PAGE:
Innovate KM Processes and Tools

Stan Garfield

Stan Garfield

December 17, 2020
The eleventh step in the 12 Steps to KM Success has two parts:

  1. Innovate key KM processes and tools to implement the strategy and achieve the vision.
  2. Seek user feedback and continuously implement, improve, and iterate.

The second part was previously covered in KM Programs: Implement, Improve, and Iterate. This post addresses the first part – innovating KM processes and tools.

How to stimulate innovation

  1. Ask communities of practice, both internal and external, for ideas.
  2. Follow good examples from other organizations, such as the Netflix prizeP&G Connect & DevelopIBM Jams, and InnoCentive.
  3. Conduct experiments to test new methods. Use analytics to analyze the results and pick the ones that are most effective.
  4. Ask for suggested improvements, use rapid prototyping to try them out, and then iterate and improve.
  5. Enable innovation by supporting integration of diverse tools. Encourage skunk works projects.
  6. Encourage the formation of book clubs, discussion groups, and brainstorming sessions to get people thinking about new and better ways of doing things. Take the best ideas and implement them.
  7. Hold regular innovation challenges, tournaments, and jams.
  8. Ask people to use collaboration tools such as enterprise social networks (ESNs) to discuss ideas for improvements, new approaches, and breakthroughs.
  9. Invite people outside your organization to speak on calls, present at meetings, and participate in workshops. Adapt their methods for use in your organization.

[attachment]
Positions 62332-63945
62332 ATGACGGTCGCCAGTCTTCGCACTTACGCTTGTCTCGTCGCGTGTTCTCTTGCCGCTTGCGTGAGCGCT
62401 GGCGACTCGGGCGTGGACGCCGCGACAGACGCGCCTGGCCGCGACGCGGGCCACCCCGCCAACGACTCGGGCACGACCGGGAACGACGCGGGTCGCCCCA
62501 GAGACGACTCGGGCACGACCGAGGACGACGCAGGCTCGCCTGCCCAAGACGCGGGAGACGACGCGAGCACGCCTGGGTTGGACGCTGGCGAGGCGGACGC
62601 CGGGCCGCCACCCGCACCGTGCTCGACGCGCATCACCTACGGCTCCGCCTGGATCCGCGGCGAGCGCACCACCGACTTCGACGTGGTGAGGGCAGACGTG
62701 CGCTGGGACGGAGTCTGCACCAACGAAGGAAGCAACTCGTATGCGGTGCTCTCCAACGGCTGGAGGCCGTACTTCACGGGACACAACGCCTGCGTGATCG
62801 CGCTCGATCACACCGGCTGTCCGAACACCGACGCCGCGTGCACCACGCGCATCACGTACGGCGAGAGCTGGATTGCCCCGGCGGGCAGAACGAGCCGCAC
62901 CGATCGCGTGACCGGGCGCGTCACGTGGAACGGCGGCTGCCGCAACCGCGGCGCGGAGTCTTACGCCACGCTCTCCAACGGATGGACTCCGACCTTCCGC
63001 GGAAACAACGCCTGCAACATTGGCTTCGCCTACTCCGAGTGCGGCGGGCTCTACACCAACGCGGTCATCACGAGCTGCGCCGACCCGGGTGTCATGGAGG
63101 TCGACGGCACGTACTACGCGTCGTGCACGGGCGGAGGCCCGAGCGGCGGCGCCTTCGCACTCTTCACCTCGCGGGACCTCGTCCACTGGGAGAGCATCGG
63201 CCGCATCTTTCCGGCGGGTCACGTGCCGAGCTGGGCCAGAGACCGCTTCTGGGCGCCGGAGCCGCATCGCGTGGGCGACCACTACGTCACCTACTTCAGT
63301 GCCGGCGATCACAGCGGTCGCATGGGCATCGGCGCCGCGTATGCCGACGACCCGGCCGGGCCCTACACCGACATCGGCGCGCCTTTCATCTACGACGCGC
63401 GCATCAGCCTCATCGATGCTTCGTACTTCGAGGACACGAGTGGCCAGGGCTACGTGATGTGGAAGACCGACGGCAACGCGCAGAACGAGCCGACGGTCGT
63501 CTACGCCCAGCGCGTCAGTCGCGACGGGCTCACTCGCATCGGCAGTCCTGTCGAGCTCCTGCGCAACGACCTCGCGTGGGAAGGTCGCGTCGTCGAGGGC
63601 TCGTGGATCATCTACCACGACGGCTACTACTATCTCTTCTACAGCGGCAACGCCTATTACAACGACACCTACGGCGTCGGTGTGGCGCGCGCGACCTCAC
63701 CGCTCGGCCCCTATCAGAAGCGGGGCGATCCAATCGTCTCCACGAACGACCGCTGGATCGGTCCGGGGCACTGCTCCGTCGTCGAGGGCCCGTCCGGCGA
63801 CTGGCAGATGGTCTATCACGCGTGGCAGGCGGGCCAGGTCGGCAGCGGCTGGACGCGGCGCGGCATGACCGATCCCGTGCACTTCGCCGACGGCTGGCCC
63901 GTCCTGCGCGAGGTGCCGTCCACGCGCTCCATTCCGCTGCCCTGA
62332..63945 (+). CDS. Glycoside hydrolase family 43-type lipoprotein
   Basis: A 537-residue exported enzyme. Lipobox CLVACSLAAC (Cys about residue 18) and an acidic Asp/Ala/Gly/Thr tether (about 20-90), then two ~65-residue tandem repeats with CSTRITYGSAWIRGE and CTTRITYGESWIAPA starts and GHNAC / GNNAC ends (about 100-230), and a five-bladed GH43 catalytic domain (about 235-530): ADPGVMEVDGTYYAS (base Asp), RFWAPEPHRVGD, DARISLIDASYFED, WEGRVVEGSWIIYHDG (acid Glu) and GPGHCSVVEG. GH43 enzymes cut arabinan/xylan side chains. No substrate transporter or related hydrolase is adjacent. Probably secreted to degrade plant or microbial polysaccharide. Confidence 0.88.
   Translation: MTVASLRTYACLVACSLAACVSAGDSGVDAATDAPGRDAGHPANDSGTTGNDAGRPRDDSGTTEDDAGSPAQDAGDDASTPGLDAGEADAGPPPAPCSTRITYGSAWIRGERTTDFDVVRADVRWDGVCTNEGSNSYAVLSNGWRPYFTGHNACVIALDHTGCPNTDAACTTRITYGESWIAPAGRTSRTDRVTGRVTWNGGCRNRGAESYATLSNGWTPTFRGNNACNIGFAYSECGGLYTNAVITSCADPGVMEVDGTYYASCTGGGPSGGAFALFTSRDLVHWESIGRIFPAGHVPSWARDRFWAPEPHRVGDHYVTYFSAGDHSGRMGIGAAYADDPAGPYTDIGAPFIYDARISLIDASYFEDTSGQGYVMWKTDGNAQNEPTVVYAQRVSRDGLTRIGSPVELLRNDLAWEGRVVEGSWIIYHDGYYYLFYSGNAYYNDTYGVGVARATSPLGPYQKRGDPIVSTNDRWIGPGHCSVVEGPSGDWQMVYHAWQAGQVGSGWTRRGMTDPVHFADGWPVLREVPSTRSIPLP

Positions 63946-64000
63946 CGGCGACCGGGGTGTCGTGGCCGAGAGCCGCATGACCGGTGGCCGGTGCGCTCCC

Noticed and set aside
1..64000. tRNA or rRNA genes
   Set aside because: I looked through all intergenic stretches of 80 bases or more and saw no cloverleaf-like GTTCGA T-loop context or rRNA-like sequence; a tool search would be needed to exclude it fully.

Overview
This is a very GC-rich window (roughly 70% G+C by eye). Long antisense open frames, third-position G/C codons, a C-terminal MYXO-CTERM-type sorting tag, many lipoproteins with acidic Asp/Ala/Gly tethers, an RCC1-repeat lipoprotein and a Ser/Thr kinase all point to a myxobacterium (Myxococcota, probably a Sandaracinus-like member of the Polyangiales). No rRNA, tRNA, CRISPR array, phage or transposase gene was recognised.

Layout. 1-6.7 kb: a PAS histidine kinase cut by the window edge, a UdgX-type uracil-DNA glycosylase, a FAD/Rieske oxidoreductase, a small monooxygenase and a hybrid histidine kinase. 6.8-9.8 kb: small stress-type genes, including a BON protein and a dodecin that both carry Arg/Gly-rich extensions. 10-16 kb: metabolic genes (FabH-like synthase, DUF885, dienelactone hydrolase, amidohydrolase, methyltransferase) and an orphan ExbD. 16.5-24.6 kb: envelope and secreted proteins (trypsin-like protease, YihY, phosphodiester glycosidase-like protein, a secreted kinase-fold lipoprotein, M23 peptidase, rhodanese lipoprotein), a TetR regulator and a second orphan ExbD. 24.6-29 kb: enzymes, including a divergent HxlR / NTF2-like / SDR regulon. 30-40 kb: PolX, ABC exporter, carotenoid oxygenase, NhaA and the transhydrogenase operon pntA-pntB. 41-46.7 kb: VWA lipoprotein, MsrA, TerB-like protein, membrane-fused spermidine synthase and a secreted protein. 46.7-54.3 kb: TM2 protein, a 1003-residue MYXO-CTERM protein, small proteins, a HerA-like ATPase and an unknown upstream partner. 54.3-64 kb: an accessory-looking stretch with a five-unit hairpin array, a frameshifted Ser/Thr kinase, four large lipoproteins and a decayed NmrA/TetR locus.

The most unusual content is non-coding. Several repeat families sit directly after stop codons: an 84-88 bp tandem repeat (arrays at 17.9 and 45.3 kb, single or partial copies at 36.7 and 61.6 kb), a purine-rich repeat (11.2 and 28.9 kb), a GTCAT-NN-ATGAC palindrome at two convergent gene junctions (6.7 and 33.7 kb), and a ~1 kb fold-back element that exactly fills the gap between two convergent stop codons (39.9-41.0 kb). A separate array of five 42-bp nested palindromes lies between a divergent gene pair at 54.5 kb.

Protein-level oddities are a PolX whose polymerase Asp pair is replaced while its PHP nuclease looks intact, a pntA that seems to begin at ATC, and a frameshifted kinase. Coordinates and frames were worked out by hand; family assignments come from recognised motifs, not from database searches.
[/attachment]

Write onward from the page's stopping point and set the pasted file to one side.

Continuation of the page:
10. Set up prediction markets to use the wisdom of crowds to choose between alternatives.

Enable innovation by supporting integration

Supporting easy software integration enables a variety of tools to be independently developed and interconnected. For example, at HP, the following eight innovative tools were created as skunk works projects.

1. KM Stars: Incentive points system for recognizing and rewarding knowledge sharing
Incentive points system for recognizing and rewarding knowledge sharing
2. me @hp: Social networking profiles (like LinkedIn)
Stan Linkedin picture for post
3. HPedia: Wiki (like Wikipedia)
image 3 shows a wiki page
4. HP Blogs: Employee blogging

5. HP Bookmarking Server: Social bookmarks
example of hp bookmarking
6. HP Uncut: Videos (like YouTube)
example of HP youtube like page
7. HP Podcasts: Podcasting platform
HP example of podcast page
8. Pligg: News story submission and voting platform (like Digg and Reddit)
Hp example of a digg or reddit page

They were then connected by three integration tools:

1. HP Knowledge Network: Intranet portal
HP example portal

2. WaterCooler: RSS feed aggregator
HP watercooler example page
3. Searchable: User interface to multiple search engines

Search example explanation

Stan Garfield

Stan Garfield

Please read Stan’s additional blog posts offering advice and insights drawn from many years as a KM practitioner. You may also want to download a copy of his book, Proven Practices for Implementing a Knowledge Management Program, from Lucidea Press.  And learn about Lucidea’s Inmagic Presto, with KM capabilities to support successful knowledge management programs.

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